You are in sitting in the finance office of the car dealer, and the finance manager asks if you would like to purchase an extended warranty for your car. What should you say?

Manufacturer car warranty explanation

Before you agree to an extended warranty, you need to understand the manufacturer warranty first. Car manufacturers will typically offer a warranty on the new cars they make, which means they will pay for needed repairs on the vehicle if certain mechanical problems arise within a specified time frame, or when a specified number of miles appear on the odometer. Once the manufacturer warranty expires, the owner of the car is financially responsible for any repairs on the car.

Power Train Warranty - This type of warranty covers the really big ticket items on the car, that are responsible for making the car move down the road (i.e. engine, transmission).

Bumper-to-Bumper Warranty - This type of warranty covers any type or repair that would be needed on the car.

Extended Vehicle Warranty / Protection

Extended vehicle warranty/protection will pay for repairs that occur when the manufacturer warranty expires. When you purchase extended vehicle protection, you won't have to worry about repair expenses if they arise in the future. Your cost to purchase the protection will depend on the age and mileage of the car.

Are you buying a new car?

Any car manufacturer that wants to stay in business should offer a car with a power train warranty for several years, and a bumper-to-bumper warranty of at least 2-3 years. You can probably take a pass on the extended warranty for now. The car dealer will likely send you a notification when the manufacturer warranty is about to expire. At this time you can decide if you want to buy the extended warranty.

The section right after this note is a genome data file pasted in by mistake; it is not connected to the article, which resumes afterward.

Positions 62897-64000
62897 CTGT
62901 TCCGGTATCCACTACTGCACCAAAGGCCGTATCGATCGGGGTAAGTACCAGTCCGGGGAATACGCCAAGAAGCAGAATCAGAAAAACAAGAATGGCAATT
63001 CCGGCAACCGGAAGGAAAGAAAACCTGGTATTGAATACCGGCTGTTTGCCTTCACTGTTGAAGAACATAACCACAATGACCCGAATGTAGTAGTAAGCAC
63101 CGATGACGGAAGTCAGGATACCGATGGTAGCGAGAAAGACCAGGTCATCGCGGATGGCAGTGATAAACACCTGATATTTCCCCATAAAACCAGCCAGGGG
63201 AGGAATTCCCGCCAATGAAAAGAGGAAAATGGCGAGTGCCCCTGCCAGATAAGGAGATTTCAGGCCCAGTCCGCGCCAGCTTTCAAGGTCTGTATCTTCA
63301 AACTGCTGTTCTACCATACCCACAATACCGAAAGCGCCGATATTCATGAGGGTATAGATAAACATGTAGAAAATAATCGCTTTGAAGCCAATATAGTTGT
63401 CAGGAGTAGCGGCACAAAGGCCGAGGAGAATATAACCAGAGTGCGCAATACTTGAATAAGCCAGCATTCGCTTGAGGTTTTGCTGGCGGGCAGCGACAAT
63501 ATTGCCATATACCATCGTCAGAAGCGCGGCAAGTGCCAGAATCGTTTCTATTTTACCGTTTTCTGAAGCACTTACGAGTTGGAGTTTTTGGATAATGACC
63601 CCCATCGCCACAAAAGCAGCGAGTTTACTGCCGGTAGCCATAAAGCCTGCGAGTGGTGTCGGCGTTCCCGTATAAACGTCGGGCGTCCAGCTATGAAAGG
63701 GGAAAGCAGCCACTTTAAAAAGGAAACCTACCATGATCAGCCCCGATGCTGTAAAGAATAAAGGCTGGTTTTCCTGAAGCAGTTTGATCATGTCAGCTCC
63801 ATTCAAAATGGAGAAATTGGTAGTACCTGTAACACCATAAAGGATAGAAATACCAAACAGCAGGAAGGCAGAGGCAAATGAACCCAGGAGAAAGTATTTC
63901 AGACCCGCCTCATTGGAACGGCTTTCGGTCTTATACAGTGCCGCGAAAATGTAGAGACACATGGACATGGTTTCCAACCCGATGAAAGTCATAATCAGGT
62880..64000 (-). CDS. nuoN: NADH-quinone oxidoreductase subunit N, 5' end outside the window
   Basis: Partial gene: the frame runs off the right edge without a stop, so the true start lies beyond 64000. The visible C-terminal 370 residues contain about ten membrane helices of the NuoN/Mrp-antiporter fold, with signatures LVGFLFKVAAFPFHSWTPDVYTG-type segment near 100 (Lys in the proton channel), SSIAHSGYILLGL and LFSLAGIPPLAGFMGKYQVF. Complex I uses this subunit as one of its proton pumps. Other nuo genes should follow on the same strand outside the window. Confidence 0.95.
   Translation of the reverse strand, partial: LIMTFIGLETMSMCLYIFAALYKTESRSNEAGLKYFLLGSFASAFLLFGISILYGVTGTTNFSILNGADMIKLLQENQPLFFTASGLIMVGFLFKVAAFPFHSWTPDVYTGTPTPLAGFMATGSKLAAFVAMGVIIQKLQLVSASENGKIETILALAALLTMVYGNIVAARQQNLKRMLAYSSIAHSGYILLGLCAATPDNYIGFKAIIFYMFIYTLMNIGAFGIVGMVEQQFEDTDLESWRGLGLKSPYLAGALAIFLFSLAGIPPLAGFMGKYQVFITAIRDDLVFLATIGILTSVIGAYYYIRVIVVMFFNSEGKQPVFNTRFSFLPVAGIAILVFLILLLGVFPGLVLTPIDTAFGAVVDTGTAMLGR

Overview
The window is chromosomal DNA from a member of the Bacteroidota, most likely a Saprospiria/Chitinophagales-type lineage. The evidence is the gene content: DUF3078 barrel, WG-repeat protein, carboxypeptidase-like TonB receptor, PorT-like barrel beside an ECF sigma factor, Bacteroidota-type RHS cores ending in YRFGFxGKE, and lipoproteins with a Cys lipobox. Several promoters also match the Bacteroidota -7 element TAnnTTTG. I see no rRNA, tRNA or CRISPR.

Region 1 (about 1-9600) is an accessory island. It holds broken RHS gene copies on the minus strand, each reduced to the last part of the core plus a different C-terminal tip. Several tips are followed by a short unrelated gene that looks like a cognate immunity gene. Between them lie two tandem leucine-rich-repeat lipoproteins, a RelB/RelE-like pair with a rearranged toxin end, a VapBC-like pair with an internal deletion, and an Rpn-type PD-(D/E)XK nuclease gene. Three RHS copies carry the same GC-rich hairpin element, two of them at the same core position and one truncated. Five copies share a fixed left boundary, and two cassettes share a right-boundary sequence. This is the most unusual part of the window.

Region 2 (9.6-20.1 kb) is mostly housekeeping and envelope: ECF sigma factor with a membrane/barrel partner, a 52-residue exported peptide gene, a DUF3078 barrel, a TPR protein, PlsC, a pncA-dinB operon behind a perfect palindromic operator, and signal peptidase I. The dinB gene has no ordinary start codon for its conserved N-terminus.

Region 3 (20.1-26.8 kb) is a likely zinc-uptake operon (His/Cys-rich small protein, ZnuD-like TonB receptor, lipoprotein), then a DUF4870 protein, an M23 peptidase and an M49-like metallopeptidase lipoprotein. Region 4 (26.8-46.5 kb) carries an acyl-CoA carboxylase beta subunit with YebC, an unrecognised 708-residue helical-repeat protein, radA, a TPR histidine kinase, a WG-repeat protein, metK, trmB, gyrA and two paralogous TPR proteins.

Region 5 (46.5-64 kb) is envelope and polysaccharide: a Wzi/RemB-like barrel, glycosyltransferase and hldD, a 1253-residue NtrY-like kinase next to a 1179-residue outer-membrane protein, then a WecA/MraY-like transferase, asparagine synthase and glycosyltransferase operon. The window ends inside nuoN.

Are you buying a used car with low miles?

If you are buying a car that doesn't have much miles on it, you can probably say 'no' to the extended warranty for now. The car is not likely to need major repairs for awhile, and any minor repairs that arise could very well be less than the cost to purchase an extended warranty.

Are you buying a used car with high miles?

If you are buying a car with higher mileage (i.e. over 50,000 miles), you might consider saying 'yes' to the extended warranty. The likelihood of repairs increase as the car gets more miles, so you can expect an occasional trip to the mechanic for repairs.

Choosing how you pay for car repair

Sooner or later every car will need some type of repair. If you don't purchase an extended warranty, future repairs may cost you more than the cost of the warranty. However, if you purchase an extended warranty and sell the car before problems arise (or the extended warranty expires), then you have paid for repairs you didn't need.

Mechanical devices can fail at any time - it is a fact of life. Ultimately you have to decide if you are willing to pay extra for peace of mind now, or if you are want to save money now and take the chance that repairs won't be too costly down the road.